There's a small percentage of professional Mustang racers that don't hit the quarter-mile meccas across the country. This group focuses on twists and turns and cornering g's rather than strictly straight-line speed.
Enter Blackforest Motorsports, a road-racing team founded in 2000 by co-owners Brian T. Nott and Alan Ziegleman, that has been at the forefront of Ford's road-racing endeavors. Shortly after the Ford Mustang FR500C was introduced in 2005, Blackforest scored the first victory for the car, with Tom Nastasi and Ian James winning the Grand Am Cup 200 at Daytona. For the past two years, Blackforest has been campaigning the now-venerable FR500C, a car that Ford specifically built to Grand Am Cup specifications.
With the option of either buying a turnkey-ready ?Boy Racer? (a nickname given to the car for its ease in getting out on the track at a fraction of the cost of many top-flight teams), or purchasing the parts necessary to make any road-going Mustang into a track demon, Ford literally hit one out of the park with the program. In today?s environment of high technology, however, motorsports teams are always looking to the future and to the newest product that can score victories.
During the ?05 season, Blackforest saw an opportunity to try and make the FR500C a GT-class competitor. Unfortunately, after working the Mustang over, the team couldn?t get it light enough to make the weight requirement of 2,800 pounds within the GT or Prep II rules. The issue wasn?t strictly from a performance standpoint?the Hoosier-spec rubber that Grand Am rules call for can?t withstand the abuses of a car that weighs more than 2,800 pounds?the tires just can?t take the weight. Instead of scrapping its GT plans, Blackforest went a different route and took the GT concept to Crawford Race Cars, a highly respected manufacturer of purpose-built racing automobiles.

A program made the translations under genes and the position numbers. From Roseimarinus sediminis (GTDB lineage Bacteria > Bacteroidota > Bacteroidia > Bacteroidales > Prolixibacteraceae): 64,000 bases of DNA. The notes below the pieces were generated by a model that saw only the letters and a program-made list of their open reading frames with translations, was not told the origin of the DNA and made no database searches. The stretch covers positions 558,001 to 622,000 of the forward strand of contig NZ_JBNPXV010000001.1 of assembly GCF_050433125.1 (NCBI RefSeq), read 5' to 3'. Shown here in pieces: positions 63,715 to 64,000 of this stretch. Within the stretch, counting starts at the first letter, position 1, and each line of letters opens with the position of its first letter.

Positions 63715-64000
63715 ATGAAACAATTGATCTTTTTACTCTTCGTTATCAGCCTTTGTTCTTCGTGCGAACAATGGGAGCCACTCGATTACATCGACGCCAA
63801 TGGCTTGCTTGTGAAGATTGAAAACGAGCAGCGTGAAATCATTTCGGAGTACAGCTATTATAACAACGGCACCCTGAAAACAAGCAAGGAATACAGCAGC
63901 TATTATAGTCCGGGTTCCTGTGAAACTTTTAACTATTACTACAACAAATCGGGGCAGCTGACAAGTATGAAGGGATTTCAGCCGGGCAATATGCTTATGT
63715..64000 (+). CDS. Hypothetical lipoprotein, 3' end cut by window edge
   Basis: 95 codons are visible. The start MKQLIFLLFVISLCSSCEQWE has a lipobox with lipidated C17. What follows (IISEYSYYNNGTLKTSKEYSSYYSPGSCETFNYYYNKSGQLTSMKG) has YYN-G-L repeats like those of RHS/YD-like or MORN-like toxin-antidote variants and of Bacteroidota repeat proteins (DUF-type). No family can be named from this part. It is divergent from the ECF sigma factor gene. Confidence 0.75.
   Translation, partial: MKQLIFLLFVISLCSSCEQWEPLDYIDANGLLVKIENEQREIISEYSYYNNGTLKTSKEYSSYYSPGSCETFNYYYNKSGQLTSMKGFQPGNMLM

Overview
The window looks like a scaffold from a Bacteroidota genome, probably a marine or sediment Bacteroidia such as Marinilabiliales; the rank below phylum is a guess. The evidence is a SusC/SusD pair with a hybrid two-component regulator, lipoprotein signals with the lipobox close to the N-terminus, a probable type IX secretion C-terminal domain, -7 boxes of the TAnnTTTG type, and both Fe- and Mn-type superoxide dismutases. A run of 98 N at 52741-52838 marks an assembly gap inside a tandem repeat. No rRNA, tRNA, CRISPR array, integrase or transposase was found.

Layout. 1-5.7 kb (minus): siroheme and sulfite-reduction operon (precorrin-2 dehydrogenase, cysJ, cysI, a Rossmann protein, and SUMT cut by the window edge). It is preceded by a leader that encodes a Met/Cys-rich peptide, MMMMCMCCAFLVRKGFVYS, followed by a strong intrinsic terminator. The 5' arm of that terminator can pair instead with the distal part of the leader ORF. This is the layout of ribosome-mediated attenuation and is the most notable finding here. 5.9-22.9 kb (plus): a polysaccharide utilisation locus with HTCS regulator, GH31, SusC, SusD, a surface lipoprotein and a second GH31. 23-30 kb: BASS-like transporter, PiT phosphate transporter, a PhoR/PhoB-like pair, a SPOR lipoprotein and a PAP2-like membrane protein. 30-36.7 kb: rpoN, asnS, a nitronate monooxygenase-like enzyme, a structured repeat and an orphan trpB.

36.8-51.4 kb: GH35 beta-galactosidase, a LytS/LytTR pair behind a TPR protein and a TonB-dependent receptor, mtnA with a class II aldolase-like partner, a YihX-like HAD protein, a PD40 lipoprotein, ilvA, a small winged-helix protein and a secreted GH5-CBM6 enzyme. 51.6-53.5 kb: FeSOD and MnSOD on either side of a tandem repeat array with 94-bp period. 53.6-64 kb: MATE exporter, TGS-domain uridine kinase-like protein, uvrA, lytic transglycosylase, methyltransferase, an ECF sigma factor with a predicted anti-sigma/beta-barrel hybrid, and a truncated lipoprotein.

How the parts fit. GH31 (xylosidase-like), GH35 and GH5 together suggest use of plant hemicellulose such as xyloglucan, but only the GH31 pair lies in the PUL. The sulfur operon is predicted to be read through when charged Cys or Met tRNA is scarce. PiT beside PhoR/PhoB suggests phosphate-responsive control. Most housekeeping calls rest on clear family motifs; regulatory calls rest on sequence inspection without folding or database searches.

The result is the Crawford-built Mustang Cobra GT, a culmination of a year?s worth of planning and testing with Blackforest that first saw action at January?s Daytona 24-Hour race. Crawford completed the chassis and body in about six months, and Blackforest will campaign the car throughout the ?07 Rolex GT season, taking on other GT machines, such as the Porsche 911 GT3 Cup, the Ferrari 430 GT, and the Pontiac GXP R. The motor is a Roush/Yates 5.0L modular V-8; actually the same Cammer R50 motor that can be found in the FR500C, although here it is not restricted as it is in the GS class of Koni Challenge racing.
That motor, which makes power somewhere in the 430hp range, is mated to an XTrac five-speed transmission. The chassis is a Daytona prototype?derived piece (purpose-built, closed-top racers), with Crawford working to change the midengine layout seen in that series. The suspension comes from Dynamic Suspensions, and is similar to the system in the FR500C with multiple adjustment parameters. Crawford has worked closely with Blackforest on the Mustang and will continue to help out with the evolution throughout the ?07 season. The carbon-fiber bodywork was retained in its natural color for the Daytona 24 in what would be a trial by fire for the Mustang.